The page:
Screen Of The Week: Peg Ratio

finance

This week, I’m going to focus on a simple strategy that uses the PEG Ratio for determining a company’s undervaluation or overvaluation. Let’s first start with a definition. A PEG ratio is simply the: P/E Ratio divided by the Growth Rate.

A value of 1 or less is considered good (at par or undervalued), while a value of greater than 1, in general, is not as good (overvalued). Once again, the PEG Ratio is simply the P/E Ratio divided by the Growth Rate. Many believe this ratio tells a more complete story than just the P/E.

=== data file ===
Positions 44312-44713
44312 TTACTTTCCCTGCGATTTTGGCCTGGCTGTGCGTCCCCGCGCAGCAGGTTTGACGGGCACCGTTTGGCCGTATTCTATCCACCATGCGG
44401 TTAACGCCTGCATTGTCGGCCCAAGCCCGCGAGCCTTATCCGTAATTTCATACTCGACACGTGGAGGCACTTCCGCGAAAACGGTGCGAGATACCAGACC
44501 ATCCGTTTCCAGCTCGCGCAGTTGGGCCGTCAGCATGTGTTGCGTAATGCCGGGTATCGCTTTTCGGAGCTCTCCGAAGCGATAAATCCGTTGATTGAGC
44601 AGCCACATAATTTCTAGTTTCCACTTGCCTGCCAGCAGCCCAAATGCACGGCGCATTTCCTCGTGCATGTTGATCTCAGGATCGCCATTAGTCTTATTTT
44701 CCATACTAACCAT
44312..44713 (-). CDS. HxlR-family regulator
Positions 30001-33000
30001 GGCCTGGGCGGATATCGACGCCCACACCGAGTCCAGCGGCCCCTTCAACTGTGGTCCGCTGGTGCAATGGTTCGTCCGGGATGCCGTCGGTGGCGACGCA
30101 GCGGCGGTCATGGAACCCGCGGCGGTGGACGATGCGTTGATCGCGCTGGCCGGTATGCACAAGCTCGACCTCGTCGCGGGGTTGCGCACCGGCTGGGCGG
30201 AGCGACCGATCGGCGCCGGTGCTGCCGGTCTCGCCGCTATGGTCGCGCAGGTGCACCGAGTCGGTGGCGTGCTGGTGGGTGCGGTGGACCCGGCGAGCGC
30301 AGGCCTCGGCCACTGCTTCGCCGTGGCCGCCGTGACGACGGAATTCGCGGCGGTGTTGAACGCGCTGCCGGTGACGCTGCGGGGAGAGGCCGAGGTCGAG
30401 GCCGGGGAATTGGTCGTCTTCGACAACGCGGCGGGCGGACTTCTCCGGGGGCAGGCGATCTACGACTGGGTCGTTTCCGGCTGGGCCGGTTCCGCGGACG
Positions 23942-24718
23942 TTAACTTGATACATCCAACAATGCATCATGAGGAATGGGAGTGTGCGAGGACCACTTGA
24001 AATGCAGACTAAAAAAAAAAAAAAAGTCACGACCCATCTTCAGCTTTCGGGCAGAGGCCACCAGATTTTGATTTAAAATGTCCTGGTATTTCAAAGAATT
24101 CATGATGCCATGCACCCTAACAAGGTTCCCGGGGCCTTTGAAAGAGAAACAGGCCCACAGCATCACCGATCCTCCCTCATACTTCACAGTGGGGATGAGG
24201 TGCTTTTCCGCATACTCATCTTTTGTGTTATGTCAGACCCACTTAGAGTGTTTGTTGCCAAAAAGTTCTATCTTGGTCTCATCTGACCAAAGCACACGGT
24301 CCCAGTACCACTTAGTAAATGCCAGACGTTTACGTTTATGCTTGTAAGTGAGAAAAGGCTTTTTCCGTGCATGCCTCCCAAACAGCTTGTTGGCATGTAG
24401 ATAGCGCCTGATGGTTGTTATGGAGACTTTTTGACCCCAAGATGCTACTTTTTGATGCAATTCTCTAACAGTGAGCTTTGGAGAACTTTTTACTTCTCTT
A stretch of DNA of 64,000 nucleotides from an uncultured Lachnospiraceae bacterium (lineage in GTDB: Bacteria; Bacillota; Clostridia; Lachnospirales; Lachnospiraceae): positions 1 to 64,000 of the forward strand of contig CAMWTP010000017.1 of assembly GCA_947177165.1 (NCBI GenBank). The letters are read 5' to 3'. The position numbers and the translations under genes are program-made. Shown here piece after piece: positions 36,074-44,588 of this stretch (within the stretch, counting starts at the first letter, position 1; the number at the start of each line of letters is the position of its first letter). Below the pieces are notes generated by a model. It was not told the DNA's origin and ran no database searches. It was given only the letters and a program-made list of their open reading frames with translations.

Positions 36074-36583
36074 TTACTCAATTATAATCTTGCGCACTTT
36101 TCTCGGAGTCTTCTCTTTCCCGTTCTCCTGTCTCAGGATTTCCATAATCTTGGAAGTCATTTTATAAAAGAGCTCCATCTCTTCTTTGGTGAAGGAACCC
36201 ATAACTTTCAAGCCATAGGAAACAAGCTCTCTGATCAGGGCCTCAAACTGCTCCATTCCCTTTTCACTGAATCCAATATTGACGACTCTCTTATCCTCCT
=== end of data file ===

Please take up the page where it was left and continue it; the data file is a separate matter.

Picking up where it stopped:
A company with a P/E Ratio of 25 and a Growth Rate of 20 would have a PEG Ratio of 1.25 (25 / 20 = 1.25). While a company with a P/E Ratio of 40 and a Growth Rate of 50 would have a PEG Ratio of 0.8.

Traditionally, investors would look at the stock with the lower P/E Ratio and deem it a bargain (undervalued). But looking at it closer, you can see it doesn’t have the growth rate to justify its P/E.

The stock with the P/E of 40, though, is actually the better bargain since its PEG Ratio is lower (0.8), implying it’s undervalued with more potential value. (Undervalued in relation to its projected growth rate.) . In other words, the lower the PEG, the better the value because the investor would be paying less for each unit of earnings growth.

So for this week’s screen, we’re going to use the PEG ratio to find value.

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